Tag Archives | logical fallacies

[Poll] Favorite Vietnam Protest Song

It’s time to wrap up last week’s poll and start anew. This week’s poll is all about the Vietnam war and the myriad of protest songs it inspired. Of course, we couldn’t list every single song, so you’ll have to choose from the few we picked. If we missed your favorite, feel free to let us know in the comments.

"Narrated by Sean Penn and based on the work of media critic and best-selling author Norman Solomon, WAR MADE EASY reaches into the Orwellian memory hole to expose 50 years of government spin and media collusion that has dragged our country into one war after another from Vietnam to Iraq."

“Narrated by Sean Penn and based on the work of media critic and best-selling author Norman Solomon, WAR MADE EASY reaches into the Orwellian memory hole to expose 50 years of government spin and media collusion that has dragged our country into one war after another from Vietnam to Iraq.

Favorite Vietnam Protest Song

“Your Flag Decal Won’t Get You Into Heaven Anymore” – John Prine (1971)
“Wooden Ships” – Crosby, Stills & Nash and Jefferson Airplane (1969)
“Where Are You Now, My Son?” – Joan Baez (1973)
“What’s Going On” – Marvin Gaye (1971)
“War Pigs” – Black Sabbath (1971)
“War” – Edwin Starr (1970)
“8th of November” – Big and Rich (2006)
“Alice’s Restaurant Massacree” – Arlo Guthrie (1967)
“All You Need Is Love” – The Beatles (1967)
“Charlie Don’t Surf” – The Clash (1980)
“Bring Them Home” – Pete Seeger (1966)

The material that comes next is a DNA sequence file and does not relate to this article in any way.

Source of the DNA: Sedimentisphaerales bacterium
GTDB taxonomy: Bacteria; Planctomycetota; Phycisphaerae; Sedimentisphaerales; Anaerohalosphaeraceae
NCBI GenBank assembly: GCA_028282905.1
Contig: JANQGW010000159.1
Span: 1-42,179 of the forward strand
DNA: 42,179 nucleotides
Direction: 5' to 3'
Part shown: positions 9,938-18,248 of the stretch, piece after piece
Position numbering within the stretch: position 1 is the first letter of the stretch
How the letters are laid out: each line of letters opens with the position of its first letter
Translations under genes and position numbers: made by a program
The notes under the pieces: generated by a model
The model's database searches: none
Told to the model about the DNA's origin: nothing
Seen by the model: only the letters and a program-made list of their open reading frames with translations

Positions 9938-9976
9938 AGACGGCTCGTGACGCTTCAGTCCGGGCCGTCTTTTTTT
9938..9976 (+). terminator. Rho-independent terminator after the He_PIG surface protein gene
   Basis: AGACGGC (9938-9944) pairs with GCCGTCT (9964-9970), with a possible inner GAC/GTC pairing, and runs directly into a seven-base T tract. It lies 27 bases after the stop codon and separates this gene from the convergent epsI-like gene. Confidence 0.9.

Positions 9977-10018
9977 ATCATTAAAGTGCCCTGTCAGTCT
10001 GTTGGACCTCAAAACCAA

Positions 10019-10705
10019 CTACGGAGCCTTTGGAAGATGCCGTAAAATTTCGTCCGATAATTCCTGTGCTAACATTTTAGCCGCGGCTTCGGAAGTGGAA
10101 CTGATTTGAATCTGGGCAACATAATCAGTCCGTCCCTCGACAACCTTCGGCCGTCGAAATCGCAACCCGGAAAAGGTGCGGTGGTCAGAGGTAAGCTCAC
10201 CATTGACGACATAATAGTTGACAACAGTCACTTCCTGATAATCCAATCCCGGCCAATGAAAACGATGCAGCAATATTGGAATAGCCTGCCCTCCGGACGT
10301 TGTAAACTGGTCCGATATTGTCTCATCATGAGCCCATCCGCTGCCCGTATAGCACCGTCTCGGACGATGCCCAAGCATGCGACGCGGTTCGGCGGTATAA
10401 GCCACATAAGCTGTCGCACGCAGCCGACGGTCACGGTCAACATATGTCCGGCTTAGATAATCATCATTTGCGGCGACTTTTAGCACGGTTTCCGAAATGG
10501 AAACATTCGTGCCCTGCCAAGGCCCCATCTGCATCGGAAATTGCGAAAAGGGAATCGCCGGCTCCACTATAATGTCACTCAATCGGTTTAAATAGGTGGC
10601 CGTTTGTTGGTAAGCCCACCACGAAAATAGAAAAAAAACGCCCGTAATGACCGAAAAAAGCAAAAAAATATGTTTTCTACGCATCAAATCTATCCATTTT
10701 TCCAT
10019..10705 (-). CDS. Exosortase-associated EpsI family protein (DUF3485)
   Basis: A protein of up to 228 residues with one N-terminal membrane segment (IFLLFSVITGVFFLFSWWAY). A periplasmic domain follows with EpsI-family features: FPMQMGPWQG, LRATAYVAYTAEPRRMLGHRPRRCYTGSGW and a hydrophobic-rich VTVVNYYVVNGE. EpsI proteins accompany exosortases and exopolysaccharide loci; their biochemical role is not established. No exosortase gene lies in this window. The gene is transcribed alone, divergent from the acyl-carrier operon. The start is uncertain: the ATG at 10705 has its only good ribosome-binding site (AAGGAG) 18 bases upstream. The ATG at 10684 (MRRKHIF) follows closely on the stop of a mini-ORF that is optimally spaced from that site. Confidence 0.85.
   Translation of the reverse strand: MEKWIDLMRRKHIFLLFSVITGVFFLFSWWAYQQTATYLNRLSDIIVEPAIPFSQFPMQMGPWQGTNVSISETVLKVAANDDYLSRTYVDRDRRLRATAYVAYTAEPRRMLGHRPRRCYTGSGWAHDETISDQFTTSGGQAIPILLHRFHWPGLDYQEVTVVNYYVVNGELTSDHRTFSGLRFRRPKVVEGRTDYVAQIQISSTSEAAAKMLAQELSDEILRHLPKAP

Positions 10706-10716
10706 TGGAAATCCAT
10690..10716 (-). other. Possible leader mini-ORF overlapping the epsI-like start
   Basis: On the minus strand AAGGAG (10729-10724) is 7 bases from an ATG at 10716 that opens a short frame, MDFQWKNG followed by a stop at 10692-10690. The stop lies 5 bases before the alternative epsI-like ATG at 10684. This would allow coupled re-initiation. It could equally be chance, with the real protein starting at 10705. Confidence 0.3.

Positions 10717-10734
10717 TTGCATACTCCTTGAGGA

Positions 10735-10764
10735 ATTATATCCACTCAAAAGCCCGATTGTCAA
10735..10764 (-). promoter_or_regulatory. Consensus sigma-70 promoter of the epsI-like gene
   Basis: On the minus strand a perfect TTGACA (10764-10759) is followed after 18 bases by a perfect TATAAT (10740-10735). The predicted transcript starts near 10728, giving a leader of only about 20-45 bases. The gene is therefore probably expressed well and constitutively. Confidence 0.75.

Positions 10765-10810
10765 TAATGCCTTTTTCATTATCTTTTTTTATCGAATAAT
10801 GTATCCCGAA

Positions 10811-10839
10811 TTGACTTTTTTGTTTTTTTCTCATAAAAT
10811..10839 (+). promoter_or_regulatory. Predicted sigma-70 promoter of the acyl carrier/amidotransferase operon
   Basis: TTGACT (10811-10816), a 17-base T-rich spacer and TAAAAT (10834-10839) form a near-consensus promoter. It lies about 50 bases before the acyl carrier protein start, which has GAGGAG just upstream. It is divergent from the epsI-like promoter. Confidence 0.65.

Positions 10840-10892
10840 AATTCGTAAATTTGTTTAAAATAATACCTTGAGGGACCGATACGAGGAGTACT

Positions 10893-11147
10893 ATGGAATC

“Give Peace a Chance” – The Plastic Ono Band (1969)
“Man in Black” – Johnny Cash (1971)
“Orange Crush” – R.E.M.… Read the rest

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Conspiracy Theory Logical Fallacies

Pic: DTKerns (PD)

Pic: DTKerns (PD)

Conspiracies, of course, do occur.  But, of course, not every theory is true.  If yours isn’t built upon the following fallacies, perhaps it’s legit.  Warp writes:

Most conspiracy theories don’t make sense nor withstand any scrutiny. They usually involve operations so immense that it’s basically impossible for them to be kept secret, and all the proof given by conspiracy theorists usually have a very simple explanation (usually much simpler than the explanation given by the theorists).

Yet conspiracy theories are very popular and appealing. Even when they don’t make sense and there’s just no proof, many people still believe them. Why?

One big reason for this is that some conspiracy theorists are clever. They use psychology to make their theories sound more plausible. They appeal to certain psychological phenomena which make people to tend to believe them. However, these psychological tricks are nothing more than logical fallacies. They are simply so well disguised that many people can’t see them for what they are.

Read the rest
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